This section is from "The Horticulturist, And Journal Of Rural Art And Rural Taste", by P. Barry, A. J. Downing, J. Jay Smith, Peter B. Mead, F. W. Woodward, Henry T. Williams. Also available from Amazon: Horticulturist and Journal of Rural Art and Rural Taste.
HOW to prepare and apply manures is a matter in which every cultivator of the soil must feel deeply interested. It matters not to what expense and trouble we go to procure the finest fruits or vegetables, and the most beautiful trees, shrubs, and flowers; or with what excellent taste we may arrange our parterre; unless we furnish the soil with such quantities and kinds of fertilizing materials as will ensure a vigorous, luxuriant, and healthy growth. The agriculturist may stock his farm with the purest and best blood of animals that the world can produce, or he may plant the best improved grains and grasses or root crops that money will purchase; but without judicious and liberal feeding in the one case, and skillful, thorough culture in the other, he will be no better off in the end than his neighbor, who has remained satisfied with such stock and such seeds as he could most easily and most cheaply procure. This every one will cheerfully admit in theory, but a great many deny it in their practice; and thus the obstinate opposers of improvement and progress have been furnished with their strongest arguments.
Here, they say, are Mr. Brown and Squire Jones, who have spent fortunes in collecting new and fine things from all parts of the world - they have every known variety of fruit and flowers - they have employed celebrated gardeners to lay out their grounds, and have spent thousands upon labor; and what have they ? Why, they have to come over here to us and purchase a supply of fruit for their families; and the old lady across the way, whose garden is a mere patch, and who does all her own work, can show more and finer flowers than they can any day in the year! This is not an imaginary case; we have repeatedly heard these remarks, and had occasion to regret the pernicious influence of such examples. On the other hand, we could point to instances where a single example of a small garden successfully cultivated, has awakened an entire village and neighborhood, and set them at planting and gardening with the greatest enthusiasm - and upon the right principle.
One of the very first matters that should occupy the attention of persons embarking in horticulture, whether on a large or small scale, should be the preparation of his soil. This ought to be the starting point; and there is probably no other item in the entire routine of culture in regard to which beginners find themselves so puzzled, or so completely in the dark. If every crop and every soil could with propriety be furnished with the same quantity and kind of manures or fertilizers, it would be a simple matter; but such is far from being the fact. What may be fit and proper for one soil and one sort of crop, may be utterly ruinous to others; and therefore a great degree of judgment and discrimination becomes necessary. Much may be gathered from the instruction of books and the experience of others; but local circumstances, apparently trivial, exert such a weighty influence that nothing save actual experience with our own soils can afford an unerring and perfectly reliable guide. This we have found true in our own practice.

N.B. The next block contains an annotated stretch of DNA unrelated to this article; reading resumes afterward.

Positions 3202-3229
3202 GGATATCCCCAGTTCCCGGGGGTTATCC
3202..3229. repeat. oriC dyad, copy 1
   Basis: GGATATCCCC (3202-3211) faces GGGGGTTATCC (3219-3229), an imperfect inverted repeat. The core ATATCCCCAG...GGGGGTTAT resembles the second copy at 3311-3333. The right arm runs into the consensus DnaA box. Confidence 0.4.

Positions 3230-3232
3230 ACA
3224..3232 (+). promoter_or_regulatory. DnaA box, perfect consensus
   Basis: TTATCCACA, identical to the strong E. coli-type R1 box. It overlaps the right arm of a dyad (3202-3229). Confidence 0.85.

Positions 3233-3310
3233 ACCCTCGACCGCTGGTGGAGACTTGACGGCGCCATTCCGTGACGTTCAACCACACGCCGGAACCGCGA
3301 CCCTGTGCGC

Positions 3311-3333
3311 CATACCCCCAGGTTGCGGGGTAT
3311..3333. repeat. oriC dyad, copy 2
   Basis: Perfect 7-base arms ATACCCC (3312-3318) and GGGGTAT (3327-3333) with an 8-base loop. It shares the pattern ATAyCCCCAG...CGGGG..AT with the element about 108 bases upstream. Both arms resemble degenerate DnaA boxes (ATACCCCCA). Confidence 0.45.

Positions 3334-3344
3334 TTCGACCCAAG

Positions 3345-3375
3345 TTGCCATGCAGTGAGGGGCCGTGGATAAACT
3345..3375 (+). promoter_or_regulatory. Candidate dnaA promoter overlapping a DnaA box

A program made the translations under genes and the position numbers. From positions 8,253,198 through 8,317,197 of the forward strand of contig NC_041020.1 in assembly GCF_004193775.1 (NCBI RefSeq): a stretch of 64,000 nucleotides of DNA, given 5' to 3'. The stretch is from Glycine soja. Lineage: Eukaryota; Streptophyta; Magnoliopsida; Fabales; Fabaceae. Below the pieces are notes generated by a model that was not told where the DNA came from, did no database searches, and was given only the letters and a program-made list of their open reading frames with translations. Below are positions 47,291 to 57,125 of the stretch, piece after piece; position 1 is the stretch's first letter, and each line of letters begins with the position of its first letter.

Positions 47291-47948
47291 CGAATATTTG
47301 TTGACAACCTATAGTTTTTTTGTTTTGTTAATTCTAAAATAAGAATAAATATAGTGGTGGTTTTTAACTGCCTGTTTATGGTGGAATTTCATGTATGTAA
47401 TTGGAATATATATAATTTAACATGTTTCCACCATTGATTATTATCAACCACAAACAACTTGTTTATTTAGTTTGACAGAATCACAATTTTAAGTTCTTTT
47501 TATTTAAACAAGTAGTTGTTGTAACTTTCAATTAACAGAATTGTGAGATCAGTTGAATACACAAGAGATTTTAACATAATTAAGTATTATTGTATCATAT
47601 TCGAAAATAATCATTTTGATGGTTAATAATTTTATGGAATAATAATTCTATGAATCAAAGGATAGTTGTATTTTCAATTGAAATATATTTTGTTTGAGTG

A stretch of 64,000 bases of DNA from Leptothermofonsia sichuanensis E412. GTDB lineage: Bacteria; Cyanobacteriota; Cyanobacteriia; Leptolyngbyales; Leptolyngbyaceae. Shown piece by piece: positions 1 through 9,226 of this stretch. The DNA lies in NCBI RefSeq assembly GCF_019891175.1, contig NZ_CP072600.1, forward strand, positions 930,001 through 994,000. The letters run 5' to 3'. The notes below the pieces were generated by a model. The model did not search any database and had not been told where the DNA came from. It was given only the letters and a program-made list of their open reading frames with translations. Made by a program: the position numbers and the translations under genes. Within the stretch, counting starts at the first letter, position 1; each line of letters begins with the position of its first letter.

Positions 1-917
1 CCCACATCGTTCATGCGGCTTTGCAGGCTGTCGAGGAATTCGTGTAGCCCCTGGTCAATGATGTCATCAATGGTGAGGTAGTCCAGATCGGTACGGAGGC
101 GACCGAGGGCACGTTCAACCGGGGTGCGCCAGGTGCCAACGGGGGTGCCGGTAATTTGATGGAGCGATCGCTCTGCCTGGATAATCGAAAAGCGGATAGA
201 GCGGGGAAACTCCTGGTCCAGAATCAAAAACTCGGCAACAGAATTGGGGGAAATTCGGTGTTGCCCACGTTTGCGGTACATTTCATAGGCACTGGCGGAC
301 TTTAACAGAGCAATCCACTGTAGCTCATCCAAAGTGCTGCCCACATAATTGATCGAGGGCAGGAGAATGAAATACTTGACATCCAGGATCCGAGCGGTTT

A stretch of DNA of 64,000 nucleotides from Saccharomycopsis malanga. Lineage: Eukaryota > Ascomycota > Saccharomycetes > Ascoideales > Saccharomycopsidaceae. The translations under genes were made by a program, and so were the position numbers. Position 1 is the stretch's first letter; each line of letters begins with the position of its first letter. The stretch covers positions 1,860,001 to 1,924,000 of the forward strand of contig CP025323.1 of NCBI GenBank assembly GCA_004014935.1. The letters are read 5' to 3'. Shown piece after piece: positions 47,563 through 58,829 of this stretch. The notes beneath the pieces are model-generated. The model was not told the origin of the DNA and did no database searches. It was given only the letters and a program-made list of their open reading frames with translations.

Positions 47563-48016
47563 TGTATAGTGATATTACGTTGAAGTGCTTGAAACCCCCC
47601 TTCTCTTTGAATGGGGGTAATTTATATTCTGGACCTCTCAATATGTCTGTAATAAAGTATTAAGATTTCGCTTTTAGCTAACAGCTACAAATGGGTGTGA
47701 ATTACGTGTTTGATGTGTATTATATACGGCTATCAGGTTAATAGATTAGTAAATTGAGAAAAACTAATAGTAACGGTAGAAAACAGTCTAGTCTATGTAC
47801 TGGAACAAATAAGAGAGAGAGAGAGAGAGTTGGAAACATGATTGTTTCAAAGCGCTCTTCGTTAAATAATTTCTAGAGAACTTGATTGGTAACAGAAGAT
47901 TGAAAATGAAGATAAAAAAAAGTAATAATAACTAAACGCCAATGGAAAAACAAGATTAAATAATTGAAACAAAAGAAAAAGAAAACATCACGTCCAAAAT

We have no hope, therefore, in being able to write anything that every man may carry out to advantage, and will merely aim at directing attention to certain well established facts and principles that may aid in putting the inexperienced on the proper course.
One great error, and, as we believe, a very prevalent one, is that of applying the same kind of manure to the same soil for a great number of years in succession. We will take, for instance, town and village gardens, and see how the case is with them. A cow and a horse, and perhaps a pig, are kept on the premises, and whatever manure they may produce, or such a quantity of it as may be considered necessary, is annually applied to the garden without any admixture of other material, and, in most cases, without being very properly prepared beforehand. At the same time, the ground is cropped with the same articles year after year with very slight variations. By and by the crops begin to fail; and the wonder is why, with such a liberal manuring every year. But it is not at all wonderful. We have seen lime, marl, sea-weed, and other fertilizers produce the most abundant crops for a few years, and then cease to have any good effect, but rather to be injurious. Thousands of gardens are defective, not from the want of manure, but from the too* frequent application of one material. People are not thoughtful or careful enough in saving the waste materials of gardens and kitchens to add to the manure heap.